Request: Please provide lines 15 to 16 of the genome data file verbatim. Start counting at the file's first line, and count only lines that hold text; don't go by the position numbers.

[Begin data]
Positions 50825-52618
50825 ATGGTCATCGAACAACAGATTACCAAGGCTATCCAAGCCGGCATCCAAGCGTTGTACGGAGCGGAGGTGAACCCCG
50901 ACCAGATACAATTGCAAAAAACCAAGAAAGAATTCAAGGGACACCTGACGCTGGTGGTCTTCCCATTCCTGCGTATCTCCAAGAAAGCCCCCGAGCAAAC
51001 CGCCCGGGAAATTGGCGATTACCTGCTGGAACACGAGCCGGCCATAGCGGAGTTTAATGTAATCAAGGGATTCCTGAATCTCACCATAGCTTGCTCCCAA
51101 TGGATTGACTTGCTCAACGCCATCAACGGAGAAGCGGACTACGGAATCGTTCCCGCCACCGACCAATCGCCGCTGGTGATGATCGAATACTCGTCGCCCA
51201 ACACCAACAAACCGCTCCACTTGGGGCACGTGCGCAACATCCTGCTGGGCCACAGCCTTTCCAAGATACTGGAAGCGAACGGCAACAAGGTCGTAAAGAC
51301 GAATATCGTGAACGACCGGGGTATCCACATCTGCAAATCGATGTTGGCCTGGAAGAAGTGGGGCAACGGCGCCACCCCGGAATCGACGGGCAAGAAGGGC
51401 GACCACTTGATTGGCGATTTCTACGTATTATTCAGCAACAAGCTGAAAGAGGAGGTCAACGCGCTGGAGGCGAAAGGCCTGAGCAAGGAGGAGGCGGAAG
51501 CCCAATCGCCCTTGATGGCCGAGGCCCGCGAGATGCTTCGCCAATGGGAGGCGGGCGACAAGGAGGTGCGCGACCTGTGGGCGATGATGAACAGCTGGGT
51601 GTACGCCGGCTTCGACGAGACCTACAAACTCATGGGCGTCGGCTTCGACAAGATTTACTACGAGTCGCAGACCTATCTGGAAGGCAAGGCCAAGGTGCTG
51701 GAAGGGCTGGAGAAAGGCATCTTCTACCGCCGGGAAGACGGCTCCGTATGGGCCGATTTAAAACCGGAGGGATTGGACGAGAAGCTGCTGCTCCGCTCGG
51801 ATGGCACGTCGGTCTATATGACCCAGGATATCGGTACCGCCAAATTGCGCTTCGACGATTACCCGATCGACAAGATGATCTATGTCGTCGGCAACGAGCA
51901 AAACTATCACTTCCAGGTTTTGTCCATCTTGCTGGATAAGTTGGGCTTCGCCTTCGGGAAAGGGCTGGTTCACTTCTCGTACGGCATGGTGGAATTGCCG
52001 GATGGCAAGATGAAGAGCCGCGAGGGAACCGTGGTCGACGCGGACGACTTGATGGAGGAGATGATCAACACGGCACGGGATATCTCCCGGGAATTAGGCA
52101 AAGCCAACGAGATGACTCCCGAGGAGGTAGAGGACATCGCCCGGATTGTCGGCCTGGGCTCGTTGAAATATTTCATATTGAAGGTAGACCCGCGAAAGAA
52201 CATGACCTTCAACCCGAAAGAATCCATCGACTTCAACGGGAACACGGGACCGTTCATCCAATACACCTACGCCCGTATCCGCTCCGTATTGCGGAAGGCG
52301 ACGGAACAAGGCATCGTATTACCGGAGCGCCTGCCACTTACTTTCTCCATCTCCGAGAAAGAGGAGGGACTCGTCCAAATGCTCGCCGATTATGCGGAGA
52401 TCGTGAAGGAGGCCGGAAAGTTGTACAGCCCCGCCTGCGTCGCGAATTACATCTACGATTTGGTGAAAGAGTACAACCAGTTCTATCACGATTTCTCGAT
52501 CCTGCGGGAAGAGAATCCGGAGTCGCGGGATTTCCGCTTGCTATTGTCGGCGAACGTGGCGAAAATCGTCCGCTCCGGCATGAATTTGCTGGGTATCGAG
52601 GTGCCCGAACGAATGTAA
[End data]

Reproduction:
52101 AAGCCAACGAGATGACTCCCGAGGAGGTAGAGGACATCGCCCGGATTGTCGGCCTGGGCTCGTTGAAATATTTCATATTGAAGGTAGACCCGCGAAAGAA
52201 CATGACCTTCAACCCGAAAGAATCCATCGACTTCAACGGGAACACGGGACCGTTCATCCAATACACCTACGCCCGTATCCGCTCCGTATTGCGGAAGGCG